Reports of violent incidents involving other political parties include alleged assaults by MPRF members on Nepali Congress supporters in Sunsari, clashes between MPRF (Biswas faction) and the Sadhbhavana Party (SP) in Sunsari and between Nepali Congress and Terai Madhes Democratic Party supporters in Sarlahi, and an alleged assault on Maoists by Nepali Congress supporters in Tanahun.
Lower-level yet damaging threats and intimidation are widely reported. UNMIN and OHCHR have received numerous reports that during door-to-door campaigning voters are being told by political parties – particularly the CPN-M – that their vote will not actually be secret and that voters will face reprisals if they do not vote as instructed. Reports of this behavior were particularly prevalent in Gulmi, Kalikot and Agharkhanchi.
The recruitment of temporary police has concluded in most districts and newly-recruited police are now scheduled to undertake a single week of training. Temporary police were primarily recruited from local youth and students, mainly in their early twenties. There are reports that in several districts the major political parties played a significant role in the recruitment process, calling into question the principle that temporary police should not have party affiliations. For instance, organisations representing disadvantaged Tharu agricultural workers in the Far-Western Region have complained that many candidates from their communities were rejected in favour of less qualified candidates recommended by mainstream political parties. The government quotas recently established for increasing the access of marginalised groups to the police were not applied in the recruitment of temporary police.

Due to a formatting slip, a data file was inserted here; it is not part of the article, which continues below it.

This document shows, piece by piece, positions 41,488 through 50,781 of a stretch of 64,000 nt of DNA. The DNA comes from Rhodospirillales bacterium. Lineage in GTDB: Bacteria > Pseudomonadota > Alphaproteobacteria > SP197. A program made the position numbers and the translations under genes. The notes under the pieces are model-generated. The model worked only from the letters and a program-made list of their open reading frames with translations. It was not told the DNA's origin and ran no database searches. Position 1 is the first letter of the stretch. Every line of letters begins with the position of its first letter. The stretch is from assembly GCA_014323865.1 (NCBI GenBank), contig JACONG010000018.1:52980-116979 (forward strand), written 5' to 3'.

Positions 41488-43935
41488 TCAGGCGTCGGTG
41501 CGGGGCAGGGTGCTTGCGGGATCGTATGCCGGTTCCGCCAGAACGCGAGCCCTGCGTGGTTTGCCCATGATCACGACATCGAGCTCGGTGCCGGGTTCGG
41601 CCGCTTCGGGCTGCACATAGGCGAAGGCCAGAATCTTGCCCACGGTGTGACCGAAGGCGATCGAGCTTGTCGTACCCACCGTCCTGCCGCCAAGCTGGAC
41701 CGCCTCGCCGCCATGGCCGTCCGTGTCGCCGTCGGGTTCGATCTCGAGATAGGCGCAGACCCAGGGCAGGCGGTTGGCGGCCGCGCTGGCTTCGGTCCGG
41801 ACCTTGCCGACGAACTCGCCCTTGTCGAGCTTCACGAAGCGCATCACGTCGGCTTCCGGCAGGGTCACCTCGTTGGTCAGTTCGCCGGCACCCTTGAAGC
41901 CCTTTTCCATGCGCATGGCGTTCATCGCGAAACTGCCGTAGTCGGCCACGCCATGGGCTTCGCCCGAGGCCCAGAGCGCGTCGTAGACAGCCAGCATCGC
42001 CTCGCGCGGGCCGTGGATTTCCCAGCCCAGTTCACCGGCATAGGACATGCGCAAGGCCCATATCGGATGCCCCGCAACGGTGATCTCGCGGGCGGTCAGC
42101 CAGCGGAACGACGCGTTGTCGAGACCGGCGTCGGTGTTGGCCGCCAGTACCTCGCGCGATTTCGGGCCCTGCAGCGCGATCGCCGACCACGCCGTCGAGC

In discussion with several political parties, UNMIN and OHCHR have heard of plans to recruit volunteers, particularly from their youth wings, to be present outside polling stations on Election Day. OHCHR also received reports from several districts, including Kalikot and Kailali, that the YCL is providing training to their volunteers. YCL members have stated that they need such volunteers to ensure the fairness of the process, claiming that the Nepali Congress is making use of State machinery and that the UML has the support of most civil society organizations involved in election monitoring activities. However a large presence of youth in and around polling stations on Election Day could escalate tensions and lead to increased intimidation and violence, and even the anticipation that large groups of youths are likely to be present could generate sufficient apprehension to deter potential voters.
UNMIN has also received continuing reports of misuse of State resources and unequal access to Government resources and police security. Smaller parties report that they are less able to rely on the services of the State to support them in campaigning, while without police protection some candidates feel uncomfortable campaigning in the more disturbed constituencies.
Some parties have expressed concerns about the use by CPN-M Chairman Prachanda of helicopter transport for campaign activities in violation of the Code of Conduct. Others have claimed that the use of Government helicopters for medical evacuation purposes has not been made equally available to all parties.
3. Monitoring of arms and armies